In November, the Federal Communications Commission released the full text of its Second Report and Order approving the use of the “white spaces” – the TV channels that are not actually occupied by a broadcast station – by unlicensed consumer wireless devices.
The FCC now refers to these as “TV Band Devices” or “TVBD’s”. The 130-page document provides details of the technical, operational, and regulatory requirements that the new devices will be subject to.
The FCC’s attention to the needs of wireless microphone users is clearly evident throughout the ruling; in fact, the term “wireless microphone” is used 162 times – more than once per page.
The FCC recognizes that some wireless microphone use is pre-planned and occurs at scheduled events (think concerts, plays, sports events, or business meetings), while some is “itinerant”, meaning that it occurs at random times and places (think TV news crews covering a breaking story).
Accordingly, they have established multiple interference avoidance measures designed to protect the broadest possible range of wireless mic users.
The Order defines two different types of TV Band Devices, which will have slightly different operating characteristics.
Personal/Portable TV Band Devices could include next-generation mobile phones and mobile broadband cards for laptop computers – in other words, devices that move around. These will be limited to 100 milliwatts of transmit power on most TV channels, but will be further restricted to just 40 milliwatts when operating on a TV channel that is adjacent to one occupied by a TV station.
Fixed TV Band Devices could include equipment installed at a home or business (with an outdoor antenna at least 10 meters above the ground) that could transmit or receive wireless broadband internet service or other data.
Fixed TVBD’s will be permitted to operate on TV channels 2, 5-13, 14-36, and 38-51, while Portable units will be limited to channels 21-36 and 38-51 only. (Channel 37 is reserved for radio telescopes and medical telemetry systems; TV stations, wireless microphones, and other devices aren’t allowed.)
Because Fixed TVBD’s will be allowed to transmit at up to four watts of power, they will not be allowed to operate on the ‘adjacent’ channels at all.
TV Band Devices are allowed to go on sale after the DTV transition on February 18, 2009 [now June 12, 2009 -your fearless editor]. Considering the mandatory certification testing required for each new product (which the FCC hopes will take less than 6 months), it will probably be early 2010 before any products reach the market.
The Order makes it very clear that TV Band Devices are not allowed to operate on TV channels that are being used by other ‘authorized users’ at or near the same location.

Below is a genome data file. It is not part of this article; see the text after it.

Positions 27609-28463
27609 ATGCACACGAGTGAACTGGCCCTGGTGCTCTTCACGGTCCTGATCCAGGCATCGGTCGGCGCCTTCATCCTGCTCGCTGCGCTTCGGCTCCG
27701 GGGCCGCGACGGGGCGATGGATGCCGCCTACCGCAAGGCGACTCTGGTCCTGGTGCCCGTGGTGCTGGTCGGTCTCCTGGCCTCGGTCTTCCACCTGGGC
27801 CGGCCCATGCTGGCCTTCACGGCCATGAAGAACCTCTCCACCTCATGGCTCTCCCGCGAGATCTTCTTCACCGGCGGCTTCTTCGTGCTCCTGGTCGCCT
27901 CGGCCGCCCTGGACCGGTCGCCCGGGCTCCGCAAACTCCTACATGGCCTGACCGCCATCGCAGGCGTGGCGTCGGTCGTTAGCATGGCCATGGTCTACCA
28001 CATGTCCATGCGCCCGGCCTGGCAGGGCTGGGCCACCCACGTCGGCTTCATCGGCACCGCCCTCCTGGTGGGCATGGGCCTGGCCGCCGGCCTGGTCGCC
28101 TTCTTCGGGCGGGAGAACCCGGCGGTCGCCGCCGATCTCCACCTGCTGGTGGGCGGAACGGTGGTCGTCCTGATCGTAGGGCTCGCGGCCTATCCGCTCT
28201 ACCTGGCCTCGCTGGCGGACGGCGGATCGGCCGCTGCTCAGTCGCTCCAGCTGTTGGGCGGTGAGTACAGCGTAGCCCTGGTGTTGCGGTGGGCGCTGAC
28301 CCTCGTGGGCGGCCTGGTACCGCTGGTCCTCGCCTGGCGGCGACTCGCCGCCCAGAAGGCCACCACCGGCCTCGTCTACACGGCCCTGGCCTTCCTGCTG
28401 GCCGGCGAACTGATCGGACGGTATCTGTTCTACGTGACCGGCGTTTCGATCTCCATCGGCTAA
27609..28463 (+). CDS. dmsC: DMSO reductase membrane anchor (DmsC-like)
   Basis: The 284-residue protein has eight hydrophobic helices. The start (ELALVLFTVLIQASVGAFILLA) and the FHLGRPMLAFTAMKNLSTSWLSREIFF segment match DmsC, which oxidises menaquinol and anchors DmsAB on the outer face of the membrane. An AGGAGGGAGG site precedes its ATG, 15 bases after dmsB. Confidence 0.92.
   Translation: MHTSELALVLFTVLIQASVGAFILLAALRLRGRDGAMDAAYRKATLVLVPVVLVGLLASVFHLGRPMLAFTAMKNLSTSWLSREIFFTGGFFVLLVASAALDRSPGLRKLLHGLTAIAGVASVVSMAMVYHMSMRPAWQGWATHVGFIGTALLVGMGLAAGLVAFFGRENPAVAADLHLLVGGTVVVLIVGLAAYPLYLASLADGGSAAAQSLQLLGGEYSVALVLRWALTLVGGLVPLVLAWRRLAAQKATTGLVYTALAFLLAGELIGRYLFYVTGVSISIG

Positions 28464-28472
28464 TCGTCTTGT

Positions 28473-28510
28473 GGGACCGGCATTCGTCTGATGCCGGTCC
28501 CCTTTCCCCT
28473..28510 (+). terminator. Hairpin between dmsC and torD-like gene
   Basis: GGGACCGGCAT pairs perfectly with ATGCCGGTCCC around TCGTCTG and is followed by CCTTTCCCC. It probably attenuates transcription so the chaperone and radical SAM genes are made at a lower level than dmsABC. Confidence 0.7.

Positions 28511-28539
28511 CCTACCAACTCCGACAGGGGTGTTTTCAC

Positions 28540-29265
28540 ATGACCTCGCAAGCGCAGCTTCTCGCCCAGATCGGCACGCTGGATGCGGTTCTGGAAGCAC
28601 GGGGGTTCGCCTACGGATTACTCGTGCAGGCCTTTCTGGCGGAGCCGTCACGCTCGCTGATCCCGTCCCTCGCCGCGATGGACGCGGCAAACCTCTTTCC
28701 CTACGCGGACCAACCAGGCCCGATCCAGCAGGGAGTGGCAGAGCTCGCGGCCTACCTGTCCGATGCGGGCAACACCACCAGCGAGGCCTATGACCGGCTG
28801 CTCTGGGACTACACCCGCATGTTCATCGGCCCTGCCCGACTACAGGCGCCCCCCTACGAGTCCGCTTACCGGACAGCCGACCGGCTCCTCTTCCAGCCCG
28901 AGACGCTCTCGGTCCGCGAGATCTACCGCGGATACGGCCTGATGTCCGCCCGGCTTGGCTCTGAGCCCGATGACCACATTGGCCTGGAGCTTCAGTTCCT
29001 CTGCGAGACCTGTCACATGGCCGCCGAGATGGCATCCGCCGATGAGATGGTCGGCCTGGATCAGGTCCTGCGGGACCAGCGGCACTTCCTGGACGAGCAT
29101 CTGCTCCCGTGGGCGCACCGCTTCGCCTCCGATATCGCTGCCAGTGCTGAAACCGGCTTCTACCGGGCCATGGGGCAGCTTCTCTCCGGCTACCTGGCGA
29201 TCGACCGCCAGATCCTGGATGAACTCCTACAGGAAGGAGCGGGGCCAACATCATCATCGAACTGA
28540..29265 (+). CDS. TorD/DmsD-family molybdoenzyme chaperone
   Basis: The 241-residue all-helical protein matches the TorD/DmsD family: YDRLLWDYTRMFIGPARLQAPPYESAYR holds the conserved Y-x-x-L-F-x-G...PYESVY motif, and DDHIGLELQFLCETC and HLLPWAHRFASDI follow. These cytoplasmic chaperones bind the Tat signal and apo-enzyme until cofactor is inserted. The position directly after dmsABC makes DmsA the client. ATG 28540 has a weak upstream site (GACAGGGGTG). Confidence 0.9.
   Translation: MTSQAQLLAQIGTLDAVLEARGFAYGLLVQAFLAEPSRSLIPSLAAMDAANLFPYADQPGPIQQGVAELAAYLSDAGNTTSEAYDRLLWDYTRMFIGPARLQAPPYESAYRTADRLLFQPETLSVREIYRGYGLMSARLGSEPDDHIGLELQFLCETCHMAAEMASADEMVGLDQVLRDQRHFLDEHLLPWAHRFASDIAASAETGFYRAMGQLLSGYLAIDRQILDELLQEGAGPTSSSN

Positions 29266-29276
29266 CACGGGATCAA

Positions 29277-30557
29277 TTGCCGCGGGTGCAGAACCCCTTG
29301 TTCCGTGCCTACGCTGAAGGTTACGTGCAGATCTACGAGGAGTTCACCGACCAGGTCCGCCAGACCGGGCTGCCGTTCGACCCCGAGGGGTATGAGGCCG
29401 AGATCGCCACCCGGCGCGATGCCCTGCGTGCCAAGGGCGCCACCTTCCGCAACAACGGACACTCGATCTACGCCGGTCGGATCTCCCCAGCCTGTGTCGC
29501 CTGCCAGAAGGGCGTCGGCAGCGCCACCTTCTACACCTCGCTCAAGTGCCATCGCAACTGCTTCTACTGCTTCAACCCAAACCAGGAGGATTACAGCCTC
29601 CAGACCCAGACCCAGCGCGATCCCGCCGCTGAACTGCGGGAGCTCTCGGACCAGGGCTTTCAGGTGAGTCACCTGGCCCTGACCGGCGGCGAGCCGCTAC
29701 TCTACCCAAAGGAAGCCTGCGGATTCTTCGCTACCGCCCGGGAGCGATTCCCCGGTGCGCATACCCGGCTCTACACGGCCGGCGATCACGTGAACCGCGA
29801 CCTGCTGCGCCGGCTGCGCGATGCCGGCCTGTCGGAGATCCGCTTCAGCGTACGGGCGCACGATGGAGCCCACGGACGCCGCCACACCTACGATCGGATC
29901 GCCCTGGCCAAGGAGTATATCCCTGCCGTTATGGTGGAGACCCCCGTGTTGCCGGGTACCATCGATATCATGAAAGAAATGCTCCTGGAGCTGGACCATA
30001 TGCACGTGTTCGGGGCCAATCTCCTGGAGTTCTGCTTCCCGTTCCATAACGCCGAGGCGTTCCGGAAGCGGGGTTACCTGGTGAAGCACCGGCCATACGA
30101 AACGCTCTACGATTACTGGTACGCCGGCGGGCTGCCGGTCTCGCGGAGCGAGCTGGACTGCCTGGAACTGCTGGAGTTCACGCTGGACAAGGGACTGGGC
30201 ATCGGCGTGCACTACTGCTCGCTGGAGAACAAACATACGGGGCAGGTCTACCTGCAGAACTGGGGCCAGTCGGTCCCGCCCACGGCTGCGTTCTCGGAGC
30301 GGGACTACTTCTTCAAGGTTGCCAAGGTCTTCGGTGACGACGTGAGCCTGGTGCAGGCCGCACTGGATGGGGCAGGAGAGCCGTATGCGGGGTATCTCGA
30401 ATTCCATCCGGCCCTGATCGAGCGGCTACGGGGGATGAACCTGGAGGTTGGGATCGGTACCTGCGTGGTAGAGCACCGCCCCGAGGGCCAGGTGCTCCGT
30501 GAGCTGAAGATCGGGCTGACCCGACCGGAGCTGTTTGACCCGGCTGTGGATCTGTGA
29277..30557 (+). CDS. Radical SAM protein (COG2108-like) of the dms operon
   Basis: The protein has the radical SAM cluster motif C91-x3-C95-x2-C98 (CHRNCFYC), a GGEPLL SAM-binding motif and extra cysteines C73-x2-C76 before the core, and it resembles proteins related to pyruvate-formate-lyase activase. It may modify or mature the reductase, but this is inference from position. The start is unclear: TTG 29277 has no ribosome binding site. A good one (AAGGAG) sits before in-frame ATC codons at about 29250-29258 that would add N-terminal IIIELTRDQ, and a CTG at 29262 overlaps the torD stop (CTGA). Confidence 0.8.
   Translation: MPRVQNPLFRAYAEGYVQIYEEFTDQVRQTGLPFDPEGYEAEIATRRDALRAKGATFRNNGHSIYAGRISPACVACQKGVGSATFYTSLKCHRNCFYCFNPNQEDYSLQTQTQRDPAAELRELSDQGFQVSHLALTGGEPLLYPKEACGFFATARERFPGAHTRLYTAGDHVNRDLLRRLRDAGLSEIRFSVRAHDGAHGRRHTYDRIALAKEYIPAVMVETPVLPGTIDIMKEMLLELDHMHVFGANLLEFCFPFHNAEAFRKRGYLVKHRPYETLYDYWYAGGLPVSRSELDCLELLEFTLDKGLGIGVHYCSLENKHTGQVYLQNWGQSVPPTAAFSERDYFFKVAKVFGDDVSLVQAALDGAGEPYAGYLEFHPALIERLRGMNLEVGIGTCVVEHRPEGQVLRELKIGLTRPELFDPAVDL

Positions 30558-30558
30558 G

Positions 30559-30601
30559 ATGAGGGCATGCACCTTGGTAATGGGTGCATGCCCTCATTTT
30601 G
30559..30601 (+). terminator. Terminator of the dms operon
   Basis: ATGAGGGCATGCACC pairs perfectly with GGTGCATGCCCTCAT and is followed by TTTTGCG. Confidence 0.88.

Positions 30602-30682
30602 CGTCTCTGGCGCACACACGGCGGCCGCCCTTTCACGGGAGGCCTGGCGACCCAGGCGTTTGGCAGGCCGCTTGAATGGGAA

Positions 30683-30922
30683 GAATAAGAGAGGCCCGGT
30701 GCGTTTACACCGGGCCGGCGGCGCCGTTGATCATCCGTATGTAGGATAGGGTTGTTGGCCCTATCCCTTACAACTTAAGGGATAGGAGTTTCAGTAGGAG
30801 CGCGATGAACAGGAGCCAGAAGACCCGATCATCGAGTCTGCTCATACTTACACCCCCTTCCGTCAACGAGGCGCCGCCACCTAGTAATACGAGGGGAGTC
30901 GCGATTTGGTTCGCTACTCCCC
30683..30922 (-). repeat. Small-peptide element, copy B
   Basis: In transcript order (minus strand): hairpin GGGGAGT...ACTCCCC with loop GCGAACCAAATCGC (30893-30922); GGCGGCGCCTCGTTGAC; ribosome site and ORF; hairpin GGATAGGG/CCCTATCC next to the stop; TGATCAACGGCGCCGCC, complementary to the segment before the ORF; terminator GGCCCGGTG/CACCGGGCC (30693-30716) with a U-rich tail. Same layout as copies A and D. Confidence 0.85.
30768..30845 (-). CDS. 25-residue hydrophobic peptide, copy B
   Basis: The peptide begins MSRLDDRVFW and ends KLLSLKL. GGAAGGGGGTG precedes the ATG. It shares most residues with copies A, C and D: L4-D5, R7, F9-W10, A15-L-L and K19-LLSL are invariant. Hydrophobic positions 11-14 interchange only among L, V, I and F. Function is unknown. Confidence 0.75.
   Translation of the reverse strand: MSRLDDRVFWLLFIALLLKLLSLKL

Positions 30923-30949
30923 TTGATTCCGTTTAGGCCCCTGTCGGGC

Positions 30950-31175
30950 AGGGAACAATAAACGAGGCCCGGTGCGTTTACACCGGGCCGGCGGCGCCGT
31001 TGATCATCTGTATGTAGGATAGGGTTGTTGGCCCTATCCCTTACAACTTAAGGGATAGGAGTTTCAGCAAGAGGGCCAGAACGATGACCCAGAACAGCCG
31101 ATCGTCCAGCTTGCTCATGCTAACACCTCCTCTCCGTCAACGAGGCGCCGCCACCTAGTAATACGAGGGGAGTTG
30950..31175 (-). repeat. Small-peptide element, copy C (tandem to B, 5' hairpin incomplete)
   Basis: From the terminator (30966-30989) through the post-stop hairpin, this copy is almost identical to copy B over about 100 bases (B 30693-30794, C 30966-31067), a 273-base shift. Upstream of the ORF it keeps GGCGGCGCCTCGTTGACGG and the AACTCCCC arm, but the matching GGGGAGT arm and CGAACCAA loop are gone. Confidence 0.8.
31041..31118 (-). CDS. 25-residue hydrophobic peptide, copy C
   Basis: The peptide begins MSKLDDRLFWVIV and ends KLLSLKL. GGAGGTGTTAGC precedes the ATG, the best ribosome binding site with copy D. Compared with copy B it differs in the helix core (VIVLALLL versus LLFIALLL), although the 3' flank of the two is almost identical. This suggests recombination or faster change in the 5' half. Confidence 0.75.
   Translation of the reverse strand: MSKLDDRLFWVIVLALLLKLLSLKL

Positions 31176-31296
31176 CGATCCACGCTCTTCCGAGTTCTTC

These include TV stations, Public Safety and municipal agencies (who are allowed to operate two-way radio systems on selected TV channels in 13 U.S. metropolitan areas), and ‘low power auxiliary stations’ (which includes wireless microphones, in-ear monitors, and production intercom systems that operate in the TV band).
To prevent interference, the FCC has devised a clever triple-layer protection scheme that serves both small and large users, who may use wireless mics at scheduled events or operate randomly. People who only need a moderate number of wireless mics or who use them at random times can operate on the channels that will be ‘off-limits’ to TV Band Devices.
Since the Portable TVBD’s aren’t allowed below channel 21, and the Fixed TVBD’s aren’t allowed to use the channels on either side of one occupied by a TV station, there will be (in many cities) a few TV channels between channel 14 and channel 20 that are entirely clear.
In the 13 metro areas where a few of those channels are designated for Public Safety use, the FCC is reserving two additional TV channels for wireless microphone use. These will be the first available channels on each side of channel 37.
So in Chicago, for example, TV channels 16, 18, 20, 35, and 39 will be clear, which would accommodate up to 30 professional-grade wireless mics.
But what about large touring shows that need dozens of wireless mics, in-ear monitors, and intercoms? And what about special events like the Super Bowl, where hundreds of wireless audio, video, and control devices are in use?
To accommodate this kind of use, the FCC will require all TVBD’s to determine their location within 50 meters (using GPS or some other method) and then consult an online database.
The database will send the TVBD a list of available TV channels that are safe to use at that particular location; the device can’t transmit until it receives this list.
A wireless mic user just needs to register the date, time, and location (in latitude and longitude) of their event along with the TV channels being used by their wireless gear in the database, and any TVBD within one kilometer will stay off of those channels.
The Order is quite liberal in defining who will be able to register in the database, referring to “sites with significant wireless microphone use at well defined times and locations.” This is further defined as “instances where one or more microphones are in operation for a period of time not less than one hour.”